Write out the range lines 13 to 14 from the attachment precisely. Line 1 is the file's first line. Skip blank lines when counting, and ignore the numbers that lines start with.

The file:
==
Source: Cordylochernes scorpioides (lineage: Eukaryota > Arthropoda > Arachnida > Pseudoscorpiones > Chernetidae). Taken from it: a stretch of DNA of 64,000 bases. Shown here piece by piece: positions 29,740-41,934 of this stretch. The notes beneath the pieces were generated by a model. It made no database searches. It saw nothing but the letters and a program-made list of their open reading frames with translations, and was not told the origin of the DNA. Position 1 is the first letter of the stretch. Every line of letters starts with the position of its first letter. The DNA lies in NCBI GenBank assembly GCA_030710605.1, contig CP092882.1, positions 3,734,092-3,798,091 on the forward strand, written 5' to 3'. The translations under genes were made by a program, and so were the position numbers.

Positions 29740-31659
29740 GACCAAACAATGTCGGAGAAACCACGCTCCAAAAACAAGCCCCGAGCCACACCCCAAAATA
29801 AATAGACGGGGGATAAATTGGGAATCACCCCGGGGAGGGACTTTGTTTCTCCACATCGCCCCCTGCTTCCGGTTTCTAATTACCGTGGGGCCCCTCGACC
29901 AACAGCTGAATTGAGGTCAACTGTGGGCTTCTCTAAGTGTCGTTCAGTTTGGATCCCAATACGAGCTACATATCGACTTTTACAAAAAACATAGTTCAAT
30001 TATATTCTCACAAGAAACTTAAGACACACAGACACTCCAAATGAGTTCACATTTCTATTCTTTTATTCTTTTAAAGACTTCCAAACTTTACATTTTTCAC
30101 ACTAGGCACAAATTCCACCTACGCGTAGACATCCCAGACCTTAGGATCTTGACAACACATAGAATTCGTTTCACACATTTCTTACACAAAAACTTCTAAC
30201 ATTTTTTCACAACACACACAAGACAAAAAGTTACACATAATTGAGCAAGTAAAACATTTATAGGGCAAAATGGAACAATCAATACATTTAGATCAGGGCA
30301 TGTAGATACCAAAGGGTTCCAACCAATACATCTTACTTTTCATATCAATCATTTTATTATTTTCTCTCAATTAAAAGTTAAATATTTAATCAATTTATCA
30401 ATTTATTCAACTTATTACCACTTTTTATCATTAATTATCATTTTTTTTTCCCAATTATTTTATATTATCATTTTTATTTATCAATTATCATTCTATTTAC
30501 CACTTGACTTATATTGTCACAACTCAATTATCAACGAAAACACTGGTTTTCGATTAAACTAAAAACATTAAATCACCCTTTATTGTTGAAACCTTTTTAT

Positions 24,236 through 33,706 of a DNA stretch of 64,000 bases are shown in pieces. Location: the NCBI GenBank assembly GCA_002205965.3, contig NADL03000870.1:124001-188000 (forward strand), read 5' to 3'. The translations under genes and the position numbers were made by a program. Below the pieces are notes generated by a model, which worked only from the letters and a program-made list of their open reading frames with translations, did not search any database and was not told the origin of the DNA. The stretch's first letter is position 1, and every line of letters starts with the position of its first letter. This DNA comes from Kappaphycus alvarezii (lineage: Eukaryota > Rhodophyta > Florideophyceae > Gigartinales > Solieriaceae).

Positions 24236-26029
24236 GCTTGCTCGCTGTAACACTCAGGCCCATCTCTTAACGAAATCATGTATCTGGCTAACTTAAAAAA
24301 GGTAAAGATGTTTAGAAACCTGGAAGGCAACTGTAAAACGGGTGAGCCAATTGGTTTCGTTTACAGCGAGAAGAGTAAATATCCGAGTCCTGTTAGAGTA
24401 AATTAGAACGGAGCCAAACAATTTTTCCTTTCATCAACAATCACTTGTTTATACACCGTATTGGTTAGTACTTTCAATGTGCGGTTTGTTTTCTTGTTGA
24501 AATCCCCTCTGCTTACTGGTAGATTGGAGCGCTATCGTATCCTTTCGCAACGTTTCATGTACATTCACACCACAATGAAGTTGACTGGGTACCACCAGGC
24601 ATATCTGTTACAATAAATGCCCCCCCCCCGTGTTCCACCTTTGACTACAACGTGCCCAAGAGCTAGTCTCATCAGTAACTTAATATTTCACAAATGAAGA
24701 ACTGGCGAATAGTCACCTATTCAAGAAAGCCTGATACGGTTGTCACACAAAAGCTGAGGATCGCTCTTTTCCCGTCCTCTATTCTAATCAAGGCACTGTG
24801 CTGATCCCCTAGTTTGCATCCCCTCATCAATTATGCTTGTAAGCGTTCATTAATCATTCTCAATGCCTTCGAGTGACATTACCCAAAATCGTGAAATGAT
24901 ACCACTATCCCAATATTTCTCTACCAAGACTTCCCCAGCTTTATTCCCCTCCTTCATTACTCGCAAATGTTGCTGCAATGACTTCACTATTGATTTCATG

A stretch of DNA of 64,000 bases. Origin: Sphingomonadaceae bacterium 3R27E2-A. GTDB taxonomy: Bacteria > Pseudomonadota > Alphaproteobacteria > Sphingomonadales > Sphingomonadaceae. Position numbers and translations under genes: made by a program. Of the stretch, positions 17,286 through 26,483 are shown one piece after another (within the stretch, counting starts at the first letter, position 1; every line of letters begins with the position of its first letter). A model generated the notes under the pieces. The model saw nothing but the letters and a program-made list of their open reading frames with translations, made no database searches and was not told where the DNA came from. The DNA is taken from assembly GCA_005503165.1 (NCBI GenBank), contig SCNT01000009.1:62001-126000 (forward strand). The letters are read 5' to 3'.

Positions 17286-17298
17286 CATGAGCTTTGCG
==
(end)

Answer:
Positions 24236-26029
24236 GCTTGCTCGCTGTAACACTCAGGCCCATCTCTTAACGAAATCATGTATCTGGCTAACTTAAAAAA